Consider a case where there is one active call and one call on hold. In a given scenario, a first call is generally anchored in the enterprise network such that the enterprise network can perform a handoff. There is an issue that arises when there is more than one call. In-band signaling using Dual-tone multi-frequency (DTMF) can accommodate a toggling between two calls. The mobility application can be used to bridge the inbound call from the mobile station to one of the active PSTN calls and it is also observes the held call.
Pressing a button may readily invoke DTMF codes. However, the mobile station only knows of one call. The held call may clear (i.e. the call is disconnected), but the mobile station is oblivious to this status. There is simply no signaling path on the reverse direction (i.e. DTMF can be sent from the handset to the enterprise network, but not in the reverse direction because it is typically unreliable).
In accordance with the teachings of the present invention, communication system operates to place a call to the handset (i.e. mobile station 28) such that the handset can process the incoming information (e.g. recognize that the held call has disappeared). Now the information associated with the held call can be erased from the call display. This accounts for the inability to properly synchronize the handset, as there is generally no signaling pathway that can be leveraged.
The new signaling pathway (although potentially lethargic) can be used to encode any given data, for PBX feature signaling. The functions to be performed or the data to be recognized by the mobile station is limitless.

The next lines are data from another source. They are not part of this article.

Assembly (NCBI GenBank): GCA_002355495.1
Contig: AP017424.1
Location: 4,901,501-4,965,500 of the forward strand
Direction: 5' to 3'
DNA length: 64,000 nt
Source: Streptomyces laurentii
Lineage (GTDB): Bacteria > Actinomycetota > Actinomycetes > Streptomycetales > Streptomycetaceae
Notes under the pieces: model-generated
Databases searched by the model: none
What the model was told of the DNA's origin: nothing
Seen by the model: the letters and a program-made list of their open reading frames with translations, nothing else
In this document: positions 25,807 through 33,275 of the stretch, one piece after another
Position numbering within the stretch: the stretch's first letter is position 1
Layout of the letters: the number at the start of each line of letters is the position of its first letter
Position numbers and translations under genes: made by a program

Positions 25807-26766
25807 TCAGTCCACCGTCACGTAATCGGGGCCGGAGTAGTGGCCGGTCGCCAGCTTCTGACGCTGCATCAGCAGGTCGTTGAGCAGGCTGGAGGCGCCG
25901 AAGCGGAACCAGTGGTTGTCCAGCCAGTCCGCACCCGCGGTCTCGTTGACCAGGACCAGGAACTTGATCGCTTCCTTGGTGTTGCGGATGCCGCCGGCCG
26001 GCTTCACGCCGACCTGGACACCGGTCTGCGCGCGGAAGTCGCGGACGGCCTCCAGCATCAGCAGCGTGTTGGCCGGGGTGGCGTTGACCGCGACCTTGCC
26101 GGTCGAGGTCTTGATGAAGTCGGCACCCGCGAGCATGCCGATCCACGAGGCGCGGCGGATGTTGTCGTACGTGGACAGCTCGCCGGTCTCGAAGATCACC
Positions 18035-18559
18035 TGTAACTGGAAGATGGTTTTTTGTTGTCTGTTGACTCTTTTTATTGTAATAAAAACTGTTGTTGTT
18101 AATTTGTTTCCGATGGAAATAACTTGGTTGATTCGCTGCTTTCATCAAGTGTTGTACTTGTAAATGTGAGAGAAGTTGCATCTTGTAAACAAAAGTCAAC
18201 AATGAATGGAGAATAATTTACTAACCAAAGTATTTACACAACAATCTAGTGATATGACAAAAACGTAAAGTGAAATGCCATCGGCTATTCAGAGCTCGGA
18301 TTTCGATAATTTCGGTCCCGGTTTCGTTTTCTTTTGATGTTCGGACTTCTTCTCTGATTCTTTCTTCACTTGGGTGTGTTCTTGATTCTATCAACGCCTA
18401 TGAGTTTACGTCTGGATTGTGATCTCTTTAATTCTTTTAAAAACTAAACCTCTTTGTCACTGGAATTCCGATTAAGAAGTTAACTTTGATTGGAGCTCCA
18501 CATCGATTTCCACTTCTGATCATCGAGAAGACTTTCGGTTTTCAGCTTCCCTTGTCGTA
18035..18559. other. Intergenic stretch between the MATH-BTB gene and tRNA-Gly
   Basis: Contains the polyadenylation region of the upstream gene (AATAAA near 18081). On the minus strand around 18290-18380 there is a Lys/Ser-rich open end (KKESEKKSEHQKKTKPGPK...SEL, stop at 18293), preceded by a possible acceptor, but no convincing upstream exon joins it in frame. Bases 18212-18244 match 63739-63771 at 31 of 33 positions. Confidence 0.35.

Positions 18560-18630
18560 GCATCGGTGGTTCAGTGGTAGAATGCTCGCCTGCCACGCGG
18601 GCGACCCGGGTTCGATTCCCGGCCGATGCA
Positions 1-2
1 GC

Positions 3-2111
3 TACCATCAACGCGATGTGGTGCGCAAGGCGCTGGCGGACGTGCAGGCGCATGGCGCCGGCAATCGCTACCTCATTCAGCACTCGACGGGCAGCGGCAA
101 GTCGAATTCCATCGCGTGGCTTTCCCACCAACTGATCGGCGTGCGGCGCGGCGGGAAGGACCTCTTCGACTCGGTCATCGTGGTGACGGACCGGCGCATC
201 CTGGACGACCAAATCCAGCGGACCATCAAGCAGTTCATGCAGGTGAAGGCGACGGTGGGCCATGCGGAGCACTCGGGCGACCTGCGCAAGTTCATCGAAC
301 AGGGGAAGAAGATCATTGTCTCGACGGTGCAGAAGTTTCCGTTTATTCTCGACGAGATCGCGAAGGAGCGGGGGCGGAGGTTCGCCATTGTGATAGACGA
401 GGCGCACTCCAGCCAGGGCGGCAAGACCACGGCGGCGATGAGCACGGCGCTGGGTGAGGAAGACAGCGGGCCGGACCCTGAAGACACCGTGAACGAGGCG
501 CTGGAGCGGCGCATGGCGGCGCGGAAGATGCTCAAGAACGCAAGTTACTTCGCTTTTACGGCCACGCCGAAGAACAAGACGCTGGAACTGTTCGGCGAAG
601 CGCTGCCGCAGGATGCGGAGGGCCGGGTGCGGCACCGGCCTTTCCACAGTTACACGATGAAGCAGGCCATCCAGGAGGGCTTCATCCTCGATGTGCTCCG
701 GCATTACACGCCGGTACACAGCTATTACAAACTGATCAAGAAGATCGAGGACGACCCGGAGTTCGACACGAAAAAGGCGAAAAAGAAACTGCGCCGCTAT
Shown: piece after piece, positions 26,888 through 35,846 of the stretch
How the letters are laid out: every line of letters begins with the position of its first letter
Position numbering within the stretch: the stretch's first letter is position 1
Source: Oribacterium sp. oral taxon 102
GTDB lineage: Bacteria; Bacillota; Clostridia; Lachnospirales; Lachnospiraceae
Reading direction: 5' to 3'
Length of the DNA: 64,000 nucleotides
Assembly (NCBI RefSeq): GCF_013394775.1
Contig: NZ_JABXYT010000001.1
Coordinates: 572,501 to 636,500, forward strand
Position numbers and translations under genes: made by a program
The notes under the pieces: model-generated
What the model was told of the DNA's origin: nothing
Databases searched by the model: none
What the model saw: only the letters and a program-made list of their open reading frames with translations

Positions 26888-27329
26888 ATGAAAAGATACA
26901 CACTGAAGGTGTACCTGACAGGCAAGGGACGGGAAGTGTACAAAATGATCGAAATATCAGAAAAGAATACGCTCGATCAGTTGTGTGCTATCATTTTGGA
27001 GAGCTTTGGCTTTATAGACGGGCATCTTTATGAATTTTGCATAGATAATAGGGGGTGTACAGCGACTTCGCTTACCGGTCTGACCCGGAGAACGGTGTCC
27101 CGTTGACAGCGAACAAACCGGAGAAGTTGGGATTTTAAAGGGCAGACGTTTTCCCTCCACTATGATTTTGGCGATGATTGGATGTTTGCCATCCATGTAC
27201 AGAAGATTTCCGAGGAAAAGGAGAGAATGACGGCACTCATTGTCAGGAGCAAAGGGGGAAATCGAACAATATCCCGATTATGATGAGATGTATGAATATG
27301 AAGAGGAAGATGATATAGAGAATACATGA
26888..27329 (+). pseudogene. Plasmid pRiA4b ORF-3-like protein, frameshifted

Communication system 10 addresses the signaling issue described above (from the enterprise network to the handset) and provides real-time communications when another call is already in existence. The proposed signaling pathway is also free, as it already exists and infrastructure does not need to be built to accommodate this feature. Additional details relating to some of the capabilities of the present invention are provided below and included in conjunction with descriptions of
Cellular network 12 is communications equipment, including hardware and any appropriate controlling logic, for providing wireless telephony services using cellular protocols and technology. Various cellular protocols and technologies may be used by cellular network 12, including but not limited to global system for mobile communications (GSM), time division multiple access (TDMA), code division multiple access (CDMA), and any other appropriate analog or digital cellular protocol or technology. Furthermore, cellular network 12 may utilize signaling system 7 (SS7) protocol for signaling purposes. Cellular network 12 may include any number of base stations 18, as well as base station controllers, mobile switching centers, and other appropriate communications equipment for use in communicating with mobile station 28 and PSTN 16. Thus, as illustrated, cellular network 12 may couple to base station 18 to receive and transmit wireless signals to and from mobile station 28.